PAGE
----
Had this rock for a year or so and cannot recall exactly where found. It was on an English sea-shore and strongly thought to be north within a mile of Scalby Ness,
north of Scarborough, North Yorkshire. The other location may be Dorset coast Charmouth area. The rock appears to be in layers and has gold colour glints which hardly show in photos. Measures about 9x6x4cm. It's mass is 4.18 gms per 1ml. Colour is more a dull browny than photos show.
Am really curious what it is. Could you please identify ? Tammy.
Thanks for determining its density; that saves me asking and explaining.
It is too light for iron, and even a bit light for haematite.
I think it is a chunk of iron ore containing a lot of iron pyrites - going on the (density ~4.9g/ml), the numerous cubic crystal faces and glints of 'gold'. It seems unusual that it is as dull and 'rusty' as it is, but that could reflect the environment it was in (in situ or in storage) and/or particular original chemistry. This appearance is more common with marcasite (due to differing arrangement of the sulphide ions around the iron ions); both are iron sulphide (FeS2). But I'm fairly sure it is not marcasite, because of the cubic crystal structure (marcasite is orthorhombic).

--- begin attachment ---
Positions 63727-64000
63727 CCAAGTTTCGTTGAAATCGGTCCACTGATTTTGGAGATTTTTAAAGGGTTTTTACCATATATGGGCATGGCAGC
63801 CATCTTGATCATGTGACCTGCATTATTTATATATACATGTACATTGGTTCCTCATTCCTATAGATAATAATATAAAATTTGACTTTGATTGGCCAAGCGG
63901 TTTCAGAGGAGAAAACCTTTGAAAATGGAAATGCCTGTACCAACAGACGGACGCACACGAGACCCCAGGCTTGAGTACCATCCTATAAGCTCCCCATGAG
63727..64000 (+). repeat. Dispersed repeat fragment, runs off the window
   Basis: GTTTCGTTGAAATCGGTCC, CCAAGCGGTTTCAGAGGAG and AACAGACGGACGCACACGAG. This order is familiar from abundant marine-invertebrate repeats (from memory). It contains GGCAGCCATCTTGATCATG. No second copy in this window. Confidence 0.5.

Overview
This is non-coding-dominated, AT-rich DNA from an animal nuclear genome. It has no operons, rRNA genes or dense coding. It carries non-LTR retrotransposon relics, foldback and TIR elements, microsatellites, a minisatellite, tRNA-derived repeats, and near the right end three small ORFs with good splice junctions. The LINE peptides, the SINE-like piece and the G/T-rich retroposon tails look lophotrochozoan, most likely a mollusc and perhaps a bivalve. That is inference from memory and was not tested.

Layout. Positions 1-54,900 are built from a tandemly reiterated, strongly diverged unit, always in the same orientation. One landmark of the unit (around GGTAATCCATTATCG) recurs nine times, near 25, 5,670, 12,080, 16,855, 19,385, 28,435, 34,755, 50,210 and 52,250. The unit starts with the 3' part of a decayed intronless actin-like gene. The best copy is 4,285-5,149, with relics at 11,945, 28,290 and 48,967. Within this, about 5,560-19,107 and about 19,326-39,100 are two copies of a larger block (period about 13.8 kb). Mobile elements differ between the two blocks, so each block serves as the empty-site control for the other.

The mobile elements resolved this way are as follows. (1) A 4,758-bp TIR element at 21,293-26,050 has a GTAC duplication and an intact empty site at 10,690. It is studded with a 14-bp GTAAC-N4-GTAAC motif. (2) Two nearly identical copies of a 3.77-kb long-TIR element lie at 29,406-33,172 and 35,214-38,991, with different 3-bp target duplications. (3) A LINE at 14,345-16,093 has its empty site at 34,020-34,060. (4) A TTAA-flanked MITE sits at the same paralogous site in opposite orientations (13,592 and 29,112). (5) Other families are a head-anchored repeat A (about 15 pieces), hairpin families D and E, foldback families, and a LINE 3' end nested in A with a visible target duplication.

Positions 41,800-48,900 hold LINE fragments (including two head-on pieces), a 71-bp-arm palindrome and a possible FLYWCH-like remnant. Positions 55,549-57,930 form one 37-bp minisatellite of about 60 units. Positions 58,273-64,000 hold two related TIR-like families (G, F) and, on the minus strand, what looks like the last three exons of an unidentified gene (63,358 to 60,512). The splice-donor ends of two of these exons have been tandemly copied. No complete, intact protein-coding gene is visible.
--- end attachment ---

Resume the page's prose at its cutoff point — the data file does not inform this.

Well, you see, minerals can lie!
There's a thing called pseudomorphy. That's where crystal(s) might look like a particular mineral going on the crystal shape/habit, but turn out to have been chemically altered to something else while retaining the shape/habit.
...And that is known to happen with pyrite-marcasite. For example, H. N. Stokes mentioned it in The Chemical News, 11jul1902 (vol.85), p.33 'On pyrite and marcasite'
(slow to download because it is big (65Mb))
The habit of the specimen as a whole seems unusual. I'm not sure what to make of that. It may have originated in a vein. I don't think it is of industrial origin. Thanks for the possible localities; in this case they don't help me much.
In summary, I'm fairly sure it is iron ore, probably mainly iron sulphide, possibly marcasite replacing pyrite pseudomorphically.